There remains much uncertainty about when the new spacecraft will be ready to ferry crews to and from the space station. That led NASA to approve the first crewed test flight of Boeing’s Starliner capsule for a stay at the station of up to six months, allowing Boeing test pilot Chris Ferguson and NASA astronauts Mike Fincke and Nicole Mann to remain at the complex as members of a long-duration crew to conduct science experiments, spacewalks and other tasks.
“We have dates about when Boeing and SpaceX are going to be ready to fly,” Shireman said. “And of course … We’re working with those companies and with the commercial crew program, to not only understand where they are, but to provide the maximum flexibility for those guys to take as much time as they really need. We need them to fly safely. We need them to fly, but more importantly, we need them to fly safely.”
NASA paid more than $80 million per seat to Roscosmos, an entity of the Russian government, the last time it purchased Soyuz seats. Once the new Boeing and SpaceX spaceships are launching regularly, NASA and Roscosmos have an in-kind agreement — without the exchange of funds — to fly Russian cosmonauts on U.S. vehicles and NASA astronauts on Soyuz spacecraft.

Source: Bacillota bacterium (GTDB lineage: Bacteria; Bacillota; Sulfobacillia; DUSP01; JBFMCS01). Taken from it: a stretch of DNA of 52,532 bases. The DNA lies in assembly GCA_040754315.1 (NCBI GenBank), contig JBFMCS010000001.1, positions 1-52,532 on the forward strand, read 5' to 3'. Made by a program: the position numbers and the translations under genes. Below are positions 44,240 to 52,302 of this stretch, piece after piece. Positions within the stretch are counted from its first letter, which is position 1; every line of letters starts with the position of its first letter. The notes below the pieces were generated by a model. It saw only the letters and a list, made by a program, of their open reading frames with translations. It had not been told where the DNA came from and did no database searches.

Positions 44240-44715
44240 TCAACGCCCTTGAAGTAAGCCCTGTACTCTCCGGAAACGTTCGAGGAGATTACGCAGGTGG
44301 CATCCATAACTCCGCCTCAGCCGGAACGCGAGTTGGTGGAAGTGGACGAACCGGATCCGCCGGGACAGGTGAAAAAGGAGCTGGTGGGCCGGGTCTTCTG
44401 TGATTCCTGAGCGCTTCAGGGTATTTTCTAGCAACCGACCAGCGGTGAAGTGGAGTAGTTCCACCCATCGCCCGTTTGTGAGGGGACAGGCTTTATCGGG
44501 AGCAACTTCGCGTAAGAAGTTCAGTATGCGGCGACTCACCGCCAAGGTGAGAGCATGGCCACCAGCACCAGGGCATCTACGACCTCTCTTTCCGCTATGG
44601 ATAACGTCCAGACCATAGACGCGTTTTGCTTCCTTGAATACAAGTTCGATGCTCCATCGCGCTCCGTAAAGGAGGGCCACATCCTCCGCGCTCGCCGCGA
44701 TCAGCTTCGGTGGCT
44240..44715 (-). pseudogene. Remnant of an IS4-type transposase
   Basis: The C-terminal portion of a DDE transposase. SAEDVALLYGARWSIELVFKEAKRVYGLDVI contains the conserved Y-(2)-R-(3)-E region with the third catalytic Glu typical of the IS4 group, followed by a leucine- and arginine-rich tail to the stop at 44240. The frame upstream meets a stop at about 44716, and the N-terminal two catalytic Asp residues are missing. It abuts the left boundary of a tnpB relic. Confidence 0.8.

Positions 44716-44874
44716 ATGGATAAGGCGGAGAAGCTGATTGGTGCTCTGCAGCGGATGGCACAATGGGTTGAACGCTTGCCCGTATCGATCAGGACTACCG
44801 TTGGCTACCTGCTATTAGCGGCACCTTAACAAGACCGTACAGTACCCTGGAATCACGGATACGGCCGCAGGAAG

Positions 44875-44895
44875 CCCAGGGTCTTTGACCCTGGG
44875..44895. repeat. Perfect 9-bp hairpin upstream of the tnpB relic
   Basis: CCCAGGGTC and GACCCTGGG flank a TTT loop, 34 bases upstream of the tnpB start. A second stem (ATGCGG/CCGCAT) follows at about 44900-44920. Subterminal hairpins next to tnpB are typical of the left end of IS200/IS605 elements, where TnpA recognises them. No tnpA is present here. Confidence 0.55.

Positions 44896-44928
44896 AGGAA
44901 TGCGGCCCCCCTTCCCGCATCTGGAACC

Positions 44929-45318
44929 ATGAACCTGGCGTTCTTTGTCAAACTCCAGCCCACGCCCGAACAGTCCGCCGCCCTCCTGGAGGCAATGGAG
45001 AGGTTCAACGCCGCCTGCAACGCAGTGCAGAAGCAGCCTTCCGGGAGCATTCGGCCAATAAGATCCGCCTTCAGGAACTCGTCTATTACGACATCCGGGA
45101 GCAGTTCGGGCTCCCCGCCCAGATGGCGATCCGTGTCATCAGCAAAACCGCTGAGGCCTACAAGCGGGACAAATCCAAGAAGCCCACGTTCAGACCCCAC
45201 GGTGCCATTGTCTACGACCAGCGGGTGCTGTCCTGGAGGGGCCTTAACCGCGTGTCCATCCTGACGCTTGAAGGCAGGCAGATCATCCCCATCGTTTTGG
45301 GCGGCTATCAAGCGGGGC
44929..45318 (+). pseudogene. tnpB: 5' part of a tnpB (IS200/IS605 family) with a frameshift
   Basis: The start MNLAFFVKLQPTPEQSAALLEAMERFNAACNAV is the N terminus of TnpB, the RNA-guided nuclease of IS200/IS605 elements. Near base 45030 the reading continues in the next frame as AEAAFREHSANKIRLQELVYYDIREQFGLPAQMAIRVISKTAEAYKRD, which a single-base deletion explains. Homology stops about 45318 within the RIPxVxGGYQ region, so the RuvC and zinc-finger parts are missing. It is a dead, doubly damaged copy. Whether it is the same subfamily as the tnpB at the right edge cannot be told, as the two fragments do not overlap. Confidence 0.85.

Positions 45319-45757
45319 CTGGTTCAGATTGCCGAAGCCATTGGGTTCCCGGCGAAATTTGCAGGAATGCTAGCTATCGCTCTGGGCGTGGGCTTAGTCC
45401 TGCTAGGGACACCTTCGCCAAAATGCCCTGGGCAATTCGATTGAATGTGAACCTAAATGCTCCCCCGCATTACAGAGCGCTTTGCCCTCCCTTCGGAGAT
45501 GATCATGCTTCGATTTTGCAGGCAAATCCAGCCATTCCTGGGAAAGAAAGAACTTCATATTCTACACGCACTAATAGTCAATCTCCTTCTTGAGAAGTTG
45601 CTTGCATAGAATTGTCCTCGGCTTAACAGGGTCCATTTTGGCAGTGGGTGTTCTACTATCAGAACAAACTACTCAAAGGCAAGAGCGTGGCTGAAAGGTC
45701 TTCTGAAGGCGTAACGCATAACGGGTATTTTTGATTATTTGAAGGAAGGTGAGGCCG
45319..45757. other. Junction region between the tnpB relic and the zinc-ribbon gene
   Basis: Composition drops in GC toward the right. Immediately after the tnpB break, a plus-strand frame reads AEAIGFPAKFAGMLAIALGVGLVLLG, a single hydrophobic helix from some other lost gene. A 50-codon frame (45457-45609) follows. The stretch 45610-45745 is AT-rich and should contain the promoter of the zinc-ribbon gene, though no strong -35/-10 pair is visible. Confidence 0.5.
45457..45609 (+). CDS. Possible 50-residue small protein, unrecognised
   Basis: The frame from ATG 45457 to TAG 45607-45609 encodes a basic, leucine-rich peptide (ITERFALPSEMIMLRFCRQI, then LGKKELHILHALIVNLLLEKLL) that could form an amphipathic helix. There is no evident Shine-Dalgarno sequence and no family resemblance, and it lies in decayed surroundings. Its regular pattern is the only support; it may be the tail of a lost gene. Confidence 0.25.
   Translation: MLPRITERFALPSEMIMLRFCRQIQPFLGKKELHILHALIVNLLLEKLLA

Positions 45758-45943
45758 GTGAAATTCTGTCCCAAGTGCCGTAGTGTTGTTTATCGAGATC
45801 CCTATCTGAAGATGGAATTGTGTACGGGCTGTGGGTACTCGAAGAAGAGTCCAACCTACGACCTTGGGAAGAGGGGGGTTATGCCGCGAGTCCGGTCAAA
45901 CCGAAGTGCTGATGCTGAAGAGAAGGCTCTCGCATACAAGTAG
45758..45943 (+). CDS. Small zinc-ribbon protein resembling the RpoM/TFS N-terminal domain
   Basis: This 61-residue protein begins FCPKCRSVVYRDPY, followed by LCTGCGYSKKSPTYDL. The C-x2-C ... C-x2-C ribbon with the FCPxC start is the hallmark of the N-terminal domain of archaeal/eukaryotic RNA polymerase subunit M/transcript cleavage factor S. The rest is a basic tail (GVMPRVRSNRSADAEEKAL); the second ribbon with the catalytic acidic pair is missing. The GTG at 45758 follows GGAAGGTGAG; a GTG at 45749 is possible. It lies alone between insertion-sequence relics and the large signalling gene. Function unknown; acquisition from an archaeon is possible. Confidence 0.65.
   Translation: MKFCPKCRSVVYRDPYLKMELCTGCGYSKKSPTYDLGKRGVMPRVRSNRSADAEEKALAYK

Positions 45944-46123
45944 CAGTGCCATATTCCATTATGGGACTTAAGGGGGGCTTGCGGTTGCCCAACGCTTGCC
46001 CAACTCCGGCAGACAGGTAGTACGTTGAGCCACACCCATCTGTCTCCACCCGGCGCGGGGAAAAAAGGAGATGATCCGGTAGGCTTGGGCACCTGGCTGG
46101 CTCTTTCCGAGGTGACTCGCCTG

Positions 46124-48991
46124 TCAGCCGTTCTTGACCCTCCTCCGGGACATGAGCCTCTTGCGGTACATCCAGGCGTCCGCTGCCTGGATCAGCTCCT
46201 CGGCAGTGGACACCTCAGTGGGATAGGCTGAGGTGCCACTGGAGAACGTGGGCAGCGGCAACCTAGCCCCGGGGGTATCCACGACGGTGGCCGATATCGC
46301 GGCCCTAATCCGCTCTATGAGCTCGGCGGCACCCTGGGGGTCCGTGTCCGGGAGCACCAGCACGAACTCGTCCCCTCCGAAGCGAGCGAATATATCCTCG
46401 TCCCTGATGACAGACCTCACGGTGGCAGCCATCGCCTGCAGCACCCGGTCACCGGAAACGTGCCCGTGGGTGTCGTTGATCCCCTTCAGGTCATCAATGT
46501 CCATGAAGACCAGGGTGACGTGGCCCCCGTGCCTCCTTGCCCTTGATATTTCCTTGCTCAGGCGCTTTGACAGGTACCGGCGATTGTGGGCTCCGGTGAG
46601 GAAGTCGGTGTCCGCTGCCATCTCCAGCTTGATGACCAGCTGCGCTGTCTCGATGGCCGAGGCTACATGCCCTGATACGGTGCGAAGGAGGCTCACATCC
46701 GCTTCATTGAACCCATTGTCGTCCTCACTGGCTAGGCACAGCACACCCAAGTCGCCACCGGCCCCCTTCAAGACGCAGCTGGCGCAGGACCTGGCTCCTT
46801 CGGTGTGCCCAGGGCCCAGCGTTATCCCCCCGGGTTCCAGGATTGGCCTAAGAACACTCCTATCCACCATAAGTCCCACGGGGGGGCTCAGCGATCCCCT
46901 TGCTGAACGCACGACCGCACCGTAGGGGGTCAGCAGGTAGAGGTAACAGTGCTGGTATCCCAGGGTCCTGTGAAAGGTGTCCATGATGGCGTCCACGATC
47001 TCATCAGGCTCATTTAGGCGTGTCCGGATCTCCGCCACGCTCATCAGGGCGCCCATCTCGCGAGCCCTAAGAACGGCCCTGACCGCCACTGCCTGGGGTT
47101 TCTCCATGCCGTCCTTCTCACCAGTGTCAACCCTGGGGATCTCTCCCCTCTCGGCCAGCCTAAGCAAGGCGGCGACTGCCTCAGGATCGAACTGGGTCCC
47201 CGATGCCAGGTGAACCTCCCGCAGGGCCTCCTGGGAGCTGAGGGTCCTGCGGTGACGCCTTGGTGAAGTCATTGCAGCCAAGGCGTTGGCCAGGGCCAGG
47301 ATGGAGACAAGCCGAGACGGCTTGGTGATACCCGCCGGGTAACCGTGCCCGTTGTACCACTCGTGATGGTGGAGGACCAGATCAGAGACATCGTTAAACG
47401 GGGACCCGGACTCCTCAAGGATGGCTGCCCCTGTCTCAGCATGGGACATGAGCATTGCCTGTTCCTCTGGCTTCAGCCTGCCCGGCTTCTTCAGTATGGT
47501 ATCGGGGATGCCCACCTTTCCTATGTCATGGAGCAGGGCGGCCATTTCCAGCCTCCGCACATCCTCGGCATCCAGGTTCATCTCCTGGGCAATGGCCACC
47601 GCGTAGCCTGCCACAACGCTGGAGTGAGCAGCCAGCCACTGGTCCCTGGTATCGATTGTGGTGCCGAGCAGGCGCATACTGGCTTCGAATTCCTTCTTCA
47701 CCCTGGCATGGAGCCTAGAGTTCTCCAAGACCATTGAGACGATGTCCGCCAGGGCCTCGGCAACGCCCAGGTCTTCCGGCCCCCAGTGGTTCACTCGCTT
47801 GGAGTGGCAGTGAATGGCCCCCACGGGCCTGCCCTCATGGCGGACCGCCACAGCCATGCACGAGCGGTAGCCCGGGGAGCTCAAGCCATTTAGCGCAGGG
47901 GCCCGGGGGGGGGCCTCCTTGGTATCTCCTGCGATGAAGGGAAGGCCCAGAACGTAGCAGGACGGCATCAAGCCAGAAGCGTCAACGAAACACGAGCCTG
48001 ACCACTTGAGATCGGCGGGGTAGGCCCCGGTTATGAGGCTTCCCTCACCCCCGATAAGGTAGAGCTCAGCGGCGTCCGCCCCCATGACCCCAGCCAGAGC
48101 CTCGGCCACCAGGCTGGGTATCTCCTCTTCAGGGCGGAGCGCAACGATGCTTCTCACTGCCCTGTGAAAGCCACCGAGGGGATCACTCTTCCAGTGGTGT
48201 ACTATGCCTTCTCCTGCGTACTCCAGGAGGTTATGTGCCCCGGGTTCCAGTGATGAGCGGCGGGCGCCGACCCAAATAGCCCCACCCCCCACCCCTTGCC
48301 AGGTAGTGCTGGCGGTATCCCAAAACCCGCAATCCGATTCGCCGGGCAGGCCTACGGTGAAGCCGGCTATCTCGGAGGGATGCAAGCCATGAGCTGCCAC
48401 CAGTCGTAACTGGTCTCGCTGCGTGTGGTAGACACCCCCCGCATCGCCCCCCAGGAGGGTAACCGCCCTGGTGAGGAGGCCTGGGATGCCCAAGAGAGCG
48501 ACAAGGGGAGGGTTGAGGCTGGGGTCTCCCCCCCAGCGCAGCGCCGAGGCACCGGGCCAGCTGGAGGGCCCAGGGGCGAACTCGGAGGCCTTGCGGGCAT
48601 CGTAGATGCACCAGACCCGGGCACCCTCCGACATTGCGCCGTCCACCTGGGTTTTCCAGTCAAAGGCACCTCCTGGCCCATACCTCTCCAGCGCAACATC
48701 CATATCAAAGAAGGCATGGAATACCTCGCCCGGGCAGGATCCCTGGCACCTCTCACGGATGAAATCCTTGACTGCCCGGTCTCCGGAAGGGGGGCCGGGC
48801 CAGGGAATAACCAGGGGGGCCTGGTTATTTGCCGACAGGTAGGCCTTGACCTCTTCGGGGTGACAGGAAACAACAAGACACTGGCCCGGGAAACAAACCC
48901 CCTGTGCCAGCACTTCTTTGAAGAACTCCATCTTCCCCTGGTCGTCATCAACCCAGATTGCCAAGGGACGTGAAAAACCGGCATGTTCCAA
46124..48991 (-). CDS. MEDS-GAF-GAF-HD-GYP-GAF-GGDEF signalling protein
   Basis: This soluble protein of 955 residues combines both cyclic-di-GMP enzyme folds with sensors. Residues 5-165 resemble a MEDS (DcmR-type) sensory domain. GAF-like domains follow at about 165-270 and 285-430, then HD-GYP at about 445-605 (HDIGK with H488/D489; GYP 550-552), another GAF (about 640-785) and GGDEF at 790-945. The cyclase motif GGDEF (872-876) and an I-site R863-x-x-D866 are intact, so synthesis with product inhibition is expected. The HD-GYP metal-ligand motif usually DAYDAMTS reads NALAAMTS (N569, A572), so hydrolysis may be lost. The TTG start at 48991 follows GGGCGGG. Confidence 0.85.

The agreement will help ensure Russian and U.S. astronauts are always flying on the station, in the event of problems or groundings of the Soyuz, Starliner or Crew Dragon spacecraft.
But the agreement does not come into force until the Starliner and Crew Dragon vehicles are fully certified, a milestone that will happen after each spacecraft completes at least one test flight to the station with crew members on-board.
“So today, we have no agreement with the Russians, I’ll say, to purchase another Soyuz seat,” Shireman said. “It’s clearly something that we have thought about. It’s clearly something that Russians have thought about. But we have no agreement at this point in time.”